Update 57 - Situation in China, guidance for mass gatherings, stability of the SARS virus, more than 600 deaths globally
16 May 2003
Situation in China
China has today reported 39 new probable SARS cases and 4 new deaths, bringing the cumulative total to 5191 probable cases and 275 deaths.
Beijing reported 28 probable SARS cases today in the sixth consecutive day that the city has reported less than 50 probable SARS. From the last week of April through 3 May, Beijing was reporting a daily average of more than 100 probable cases. The daily number of new deaths has also declined from a peak of 15, reported on 22 April, to an average of 4 during the past week. Beijing reported a single death today.
WHO experts interpret the decrease in case numbers as encouraging, but have cautioned against concluding that the city’s SARS cases were on a downward trend. They warned that misdiagnosis of cases could have contributed to the lower numbers of probable cases in recent days. WHO officials fear that patients with milder symptoms of SARS are being excluded as probable cases.
The number of wrongly diagnosed patients is not known, but WHO experts became concerned that this could be happening after recent visits to Beijing hospitals.
“They fit the case definition but because they get better in a few days, they are not seen as probable cases,” explained Dr Daniel Chin, leader of WHO’s Beijing team of SARS experts. “Clinicians are making this decision because there’s an assumption that SARS patients must be very sick. But there’s a spectrum of severity for SARS.”
Clinicians were also basing their decision to exclude patients as probable SARS cases simply because they had not had any known previous contact with a SARS case – a definition used in areas with few SARS cases. Given the relatively large number of SARS cases in Beijing, such a criterion cannot be used, Dr Chin said.
He added that this was occurring due to confusion over the case definition, not because clinicians were trying to hide cases. WHO has asked the Beijing Government for a taskforce to be convened to address this issue.
Dr Chin said patients with milder SARS symptoms must be treated with all the same precautions. “It is still possible that they are not SARS cases, but without a reliable test, we can’t confirm that,” he said.
Patients with milder symptoms start off being isolated as suspect cases. But after their condition improves, they end up being sent to general medical wards, where they could infect other patients. Others may be sent home too early. “They may not need to be hospitalized but they could still be infectious,” Dr Chin said.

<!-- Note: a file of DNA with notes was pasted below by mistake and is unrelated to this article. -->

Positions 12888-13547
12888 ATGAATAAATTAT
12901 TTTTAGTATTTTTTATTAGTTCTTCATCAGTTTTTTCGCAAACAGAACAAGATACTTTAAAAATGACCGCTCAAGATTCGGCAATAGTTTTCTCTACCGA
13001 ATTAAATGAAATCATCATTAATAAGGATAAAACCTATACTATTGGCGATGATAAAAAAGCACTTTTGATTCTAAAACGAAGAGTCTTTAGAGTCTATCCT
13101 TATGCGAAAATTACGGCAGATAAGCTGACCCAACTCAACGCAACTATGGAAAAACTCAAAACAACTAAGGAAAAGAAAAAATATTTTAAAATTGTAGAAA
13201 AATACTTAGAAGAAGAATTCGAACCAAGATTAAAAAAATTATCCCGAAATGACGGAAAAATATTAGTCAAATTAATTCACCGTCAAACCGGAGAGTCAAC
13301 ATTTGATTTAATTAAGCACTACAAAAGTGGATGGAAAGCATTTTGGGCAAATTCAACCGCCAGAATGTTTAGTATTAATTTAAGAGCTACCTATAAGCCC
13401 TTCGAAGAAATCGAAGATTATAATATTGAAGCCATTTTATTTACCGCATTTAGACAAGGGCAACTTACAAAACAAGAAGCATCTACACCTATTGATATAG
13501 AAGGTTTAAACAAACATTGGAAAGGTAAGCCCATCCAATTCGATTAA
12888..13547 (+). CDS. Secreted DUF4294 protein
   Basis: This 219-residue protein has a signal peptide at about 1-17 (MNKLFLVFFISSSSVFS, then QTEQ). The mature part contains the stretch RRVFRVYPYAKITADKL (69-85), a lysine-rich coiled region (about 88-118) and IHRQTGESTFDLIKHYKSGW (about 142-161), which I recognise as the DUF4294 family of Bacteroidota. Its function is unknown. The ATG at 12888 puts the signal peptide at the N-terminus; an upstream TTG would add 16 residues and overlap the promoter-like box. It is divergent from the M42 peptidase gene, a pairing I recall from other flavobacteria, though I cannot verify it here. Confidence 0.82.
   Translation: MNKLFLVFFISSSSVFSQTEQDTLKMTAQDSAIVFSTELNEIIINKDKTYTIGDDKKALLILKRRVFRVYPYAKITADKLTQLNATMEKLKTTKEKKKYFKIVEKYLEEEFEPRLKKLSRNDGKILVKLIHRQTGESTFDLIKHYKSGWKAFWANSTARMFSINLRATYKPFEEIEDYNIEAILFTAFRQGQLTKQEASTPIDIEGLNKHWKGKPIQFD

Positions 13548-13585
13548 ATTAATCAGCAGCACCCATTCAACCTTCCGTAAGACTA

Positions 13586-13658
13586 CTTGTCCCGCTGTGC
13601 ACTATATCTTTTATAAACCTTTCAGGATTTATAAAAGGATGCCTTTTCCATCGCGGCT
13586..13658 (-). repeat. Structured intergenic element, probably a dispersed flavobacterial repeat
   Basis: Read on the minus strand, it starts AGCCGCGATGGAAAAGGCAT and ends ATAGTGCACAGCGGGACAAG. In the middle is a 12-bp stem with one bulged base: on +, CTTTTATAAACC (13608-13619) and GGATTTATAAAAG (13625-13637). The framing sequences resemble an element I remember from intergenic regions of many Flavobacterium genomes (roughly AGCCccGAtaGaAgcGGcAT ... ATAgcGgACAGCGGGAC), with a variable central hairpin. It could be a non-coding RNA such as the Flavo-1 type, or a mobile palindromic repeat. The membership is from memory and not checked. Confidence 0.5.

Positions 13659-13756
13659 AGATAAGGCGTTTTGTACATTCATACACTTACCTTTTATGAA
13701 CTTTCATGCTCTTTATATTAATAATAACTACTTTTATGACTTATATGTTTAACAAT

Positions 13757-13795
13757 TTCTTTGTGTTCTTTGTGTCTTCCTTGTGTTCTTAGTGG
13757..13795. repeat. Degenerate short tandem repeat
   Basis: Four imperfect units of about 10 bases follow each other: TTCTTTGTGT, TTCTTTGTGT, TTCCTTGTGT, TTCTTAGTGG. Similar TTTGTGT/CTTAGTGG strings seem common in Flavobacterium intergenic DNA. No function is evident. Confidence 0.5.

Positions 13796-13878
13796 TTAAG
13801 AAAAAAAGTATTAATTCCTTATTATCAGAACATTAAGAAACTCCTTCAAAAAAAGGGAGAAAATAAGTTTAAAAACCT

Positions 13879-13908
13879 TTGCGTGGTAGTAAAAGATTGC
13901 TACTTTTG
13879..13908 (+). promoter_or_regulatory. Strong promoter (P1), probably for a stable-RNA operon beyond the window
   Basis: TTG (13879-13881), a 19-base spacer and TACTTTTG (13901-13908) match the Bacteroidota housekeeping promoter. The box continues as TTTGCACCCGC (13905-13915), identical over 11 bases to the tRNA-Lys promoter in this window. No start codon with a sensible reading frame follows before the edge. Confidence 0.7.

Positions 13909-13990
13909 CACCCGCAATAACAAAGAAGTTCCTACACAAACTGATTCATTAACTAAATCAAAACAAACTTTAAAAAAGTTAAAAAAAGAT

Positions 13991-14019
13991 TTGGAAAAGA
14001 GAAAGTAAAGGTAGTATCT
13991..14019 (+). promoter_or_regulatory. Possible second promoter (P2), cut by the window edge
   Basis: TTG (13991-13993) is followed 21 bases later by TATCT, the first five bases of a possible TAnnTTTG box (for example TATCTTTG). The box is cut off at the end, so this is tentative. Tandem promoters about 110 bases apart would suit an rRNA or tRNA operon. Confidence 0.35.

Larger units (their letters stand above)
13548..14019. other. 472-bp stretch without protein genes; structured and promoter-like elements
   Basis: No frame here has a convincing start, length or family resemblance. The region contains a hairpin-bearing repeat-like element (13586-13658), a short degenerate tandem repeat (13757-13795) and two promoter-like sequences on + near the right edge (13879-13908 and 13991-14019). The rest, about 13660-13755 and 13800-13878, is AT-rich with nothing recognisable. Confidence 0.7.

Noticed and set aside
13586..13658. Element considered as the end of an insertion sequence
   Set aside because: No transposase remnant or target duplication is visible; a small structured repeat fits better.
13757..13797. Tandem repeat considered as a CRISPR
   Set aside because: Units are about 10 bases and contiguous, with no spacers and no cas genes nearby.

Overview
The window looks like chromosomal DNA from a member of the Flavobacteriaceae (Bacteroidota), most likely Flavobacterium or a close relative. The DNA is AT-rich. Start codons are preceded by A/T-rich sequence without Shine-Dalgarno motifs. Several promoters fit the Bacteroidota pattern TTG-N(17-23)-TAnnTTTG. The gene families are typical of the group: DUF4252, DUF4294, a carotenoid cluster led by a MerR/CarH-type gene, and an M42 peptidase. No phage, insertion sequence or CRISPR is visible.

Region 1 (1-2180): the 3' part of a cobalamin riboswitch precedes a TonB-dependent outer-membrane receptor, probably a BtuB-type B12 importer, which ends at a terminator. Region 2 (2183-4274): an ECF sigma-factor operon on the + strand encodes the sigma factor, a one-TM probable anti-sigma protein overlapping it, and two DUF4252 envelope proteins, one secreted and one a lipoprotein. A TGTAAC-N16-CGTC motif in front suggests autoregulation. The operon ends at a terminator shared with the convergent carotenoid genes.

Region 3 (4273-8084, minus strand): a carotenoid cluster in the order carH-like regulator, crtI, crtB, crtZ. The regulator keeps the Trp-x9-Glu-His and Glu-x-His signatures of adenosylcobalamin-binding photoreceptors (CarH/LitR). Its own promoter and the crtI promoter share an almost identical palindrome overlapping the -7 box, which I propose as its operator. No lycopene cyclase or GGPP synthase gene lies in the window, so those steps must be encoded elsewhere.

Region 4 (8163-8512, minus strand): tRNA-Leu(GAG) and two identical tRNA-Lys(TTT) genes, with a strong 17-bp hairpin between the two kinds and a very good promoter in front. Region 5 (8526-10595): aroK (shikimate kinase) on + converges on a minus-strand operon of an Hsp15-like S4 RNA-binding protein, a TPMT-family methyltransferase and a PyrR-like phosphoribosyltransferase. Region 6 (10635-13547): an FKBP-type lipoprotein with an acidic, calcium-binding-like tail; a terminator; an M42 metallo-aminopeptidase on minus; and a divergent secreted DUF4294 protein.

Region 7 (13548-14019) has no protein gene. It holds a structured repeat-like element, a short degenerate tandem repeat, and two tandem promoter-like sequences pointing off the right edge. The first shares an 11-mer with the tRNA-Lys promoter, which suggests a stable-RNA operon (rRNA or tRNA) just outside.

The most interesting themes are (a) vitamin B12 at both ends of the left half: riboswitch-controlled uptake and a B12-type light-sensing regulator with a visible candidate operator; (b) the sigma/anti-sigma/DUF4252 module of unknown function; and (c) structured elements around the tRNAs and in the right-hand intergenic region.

A study of clinical progression in 75 SARS patients, published in today’s Lancet by a Hong Kong laboratory in the WHO network, describes three clinical stages in patients from the Amoy Gardens cluster. In the mostly uniform three-stage pattern, the first week of illness was characterized by fever, myalgia, and other symptoms that generally improved after a few days. In the second week of illness, when infectivity is greatest, patients frequently experienced recurrence of fever, diarrhoea, and oxygen desaturation. In this study, 20% of the patients progressed to a third phase, characterized by acute respiratory distress syndrome necessitating ventilatory support.
Health authorities and clinicians need to be aware of these three phases of illness. In terms of preventing further spread, including nosocomial transmission, it is dangerous to prematurely relax precautions, notably isolation and infection control, following clinical improvement during the first week of illness.
Guidance for mass gatherings
Guidance for mass gatherings was issued by WHO yesterday in response to concern that persons travelling to large events from areas with local transmission of SARS might pose a risk to other attendees in the host country. The recommendations, which are issued as global guidance and based on a risk-benefit analysis, are in line with WHO efforts to prevent the further international spread of SARS while also protecting the travelling public from unjustified restrictions. See Guidance for Mass Gatherings: hosting persons arriving from an area with recent local transmission of SARS
The purpose of the recommendations is to help hosting governments and organizers of such events make decisions that protect domestic populations.
Such decisions are left to the authority of individual countries based on their own assessment of the nature of the event, the potential for exposure of the general population should a case of SARS occur, and the capacity of the country’s public health infrastructure to cope. Capacity includes pre-existing arrangements for surveillance, contact tracing, and isolation – in other words, capacity for managing the situation should someone attending the event become ill with SARS.
Stability of the SARS virus in the environment
WHO has today published additional data on the stability of the SARS virus on different environmental surfaces. See First data on stability and resistance of SARS coronavirus compiled by members of WHO laboratory network
The data, which come from studies conducted by laboratories in the WHO network, indicate that the SARS virus in sterilized stool can survive for 36 hours on a plastered wall or a formica surface, for 72 hours on a plastic surface or stainless steel, and for 96 hours on a glass slide.
Update on cases and countries
As of today, a cumulative total of 7739 probable SARS cases and 611 deaths have been reported from 29 countries. This represents an increase of 54 new cases and 13 deaths compared with yesterday. The new deaths occurred in China (4), Hong Kong SAR (4), and Taiwan, China (5).